One year ago, Lee Partridge left his position as deputy chief investment officer of the Teacher Retirement System of Texas (TRS) to form Integrity Capital, a consultancy dedicated to managing institutional investment portfolios. A month later, Integrity and Partridge signed on as portfolio strategists for the San Diego County Employees Retirement Association.
Partridge helped build TRS into one of the most successful and innovative public pension plans, overhauling the plan’s asset allocation. Futures talked to Partridge about his trading philosophy and approach to asset allocation.
Futures Magazine: Lee, you described yourself as a bond trader. Give us a little background on how you became involved in trading and how your career evolved.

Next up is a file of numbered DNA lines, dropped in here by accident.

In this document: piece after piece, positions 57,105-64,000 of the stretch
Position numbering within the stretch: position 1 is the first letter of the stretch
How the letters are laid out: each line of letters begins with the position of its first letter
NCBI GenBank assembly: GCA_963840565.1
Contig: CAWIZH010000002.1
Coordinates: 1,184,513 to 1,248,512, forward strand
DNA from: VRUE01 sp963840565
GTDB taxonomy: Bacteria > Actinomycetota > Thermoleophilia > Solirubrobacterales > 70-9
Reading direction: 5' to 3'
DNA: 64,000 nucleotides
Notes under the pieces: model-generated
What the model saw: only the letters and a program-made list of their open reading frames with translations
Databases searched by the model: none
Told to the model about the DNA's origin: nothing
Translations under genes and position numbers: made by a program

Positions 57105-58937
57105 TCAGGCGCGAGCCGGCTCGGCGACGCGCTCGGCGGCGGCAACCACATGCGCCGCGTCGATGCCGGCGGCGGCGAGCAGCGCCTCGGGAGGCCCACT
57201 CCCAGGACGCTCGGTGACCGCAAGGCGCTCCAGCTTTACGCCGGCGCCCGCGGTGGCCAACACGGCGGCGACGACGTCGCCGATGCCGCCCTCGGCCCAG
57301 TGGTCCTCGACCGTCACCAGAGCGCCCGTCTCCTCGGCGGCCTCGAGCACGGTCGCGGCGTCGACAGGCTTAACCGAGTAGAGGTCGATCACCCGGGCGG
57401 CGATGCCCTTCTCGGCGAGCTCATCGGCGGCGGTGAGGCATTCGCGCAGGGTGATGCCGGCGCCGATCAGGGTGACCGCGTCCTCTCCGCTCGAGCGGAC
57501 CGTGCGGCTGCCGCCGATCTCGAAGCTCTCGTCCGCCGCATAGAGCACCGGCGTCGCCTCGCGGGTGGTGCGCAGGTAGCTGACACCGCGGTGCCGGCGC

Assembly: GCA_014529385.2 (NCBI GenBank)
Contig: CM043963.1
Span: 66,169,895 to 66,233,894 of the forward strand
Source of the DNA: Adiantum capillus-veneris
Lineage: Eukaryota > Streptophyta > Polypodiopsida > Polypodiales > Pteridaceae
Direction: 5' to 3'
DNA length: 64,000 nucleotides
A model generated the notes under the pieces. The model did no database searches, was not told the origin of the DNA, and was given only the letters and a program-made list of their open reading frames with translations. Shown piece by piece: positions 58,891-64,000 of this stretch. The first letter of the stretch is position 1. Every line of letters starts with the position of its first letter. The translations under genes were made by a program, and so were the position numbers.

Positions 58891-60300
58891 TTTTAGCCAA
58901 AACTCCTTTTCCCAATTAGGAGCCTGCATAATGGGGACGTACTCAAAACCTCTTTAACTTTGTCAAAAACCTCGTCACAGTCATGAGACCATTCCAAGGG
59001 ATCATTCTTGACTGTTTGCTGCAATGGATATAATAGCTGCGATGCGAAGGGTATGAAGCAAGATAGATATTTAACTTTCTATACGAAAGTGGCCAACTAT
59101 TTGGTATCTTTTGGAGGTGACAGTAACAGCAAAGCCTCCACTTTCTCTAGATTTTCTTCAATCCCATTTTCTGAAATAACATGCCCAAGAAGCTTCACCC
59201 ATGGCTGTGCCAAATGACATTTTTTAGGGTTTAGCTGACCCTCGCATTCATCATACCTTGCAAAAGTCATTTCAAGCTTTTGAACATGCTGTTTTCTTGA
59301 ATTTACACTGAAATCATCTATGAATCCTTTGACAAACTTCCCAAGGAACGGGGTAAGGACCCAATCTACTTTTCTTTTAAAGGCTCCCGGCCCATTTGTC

Lee Partridge: When I finished my [MBA from Rice University], I ended up working for a wholesale bank in Overland, Kansas that served credit unions around the country and that wholesale bank had a trading and sales operation that I was involved in so I worked with them creating structured products as well as trading asset backed and other structured finance securities. I carried that over into the insurance world, then started trading rates for the Texas Teachers [Retirement Fund] in 2001. [I covered] everything from structured products and esoteric finance to clean sovereign rate trading and later took over all of the fixed income operations at Texas Teachers and that evolved into more tactical asset allocation and more of a global view of the portfolio.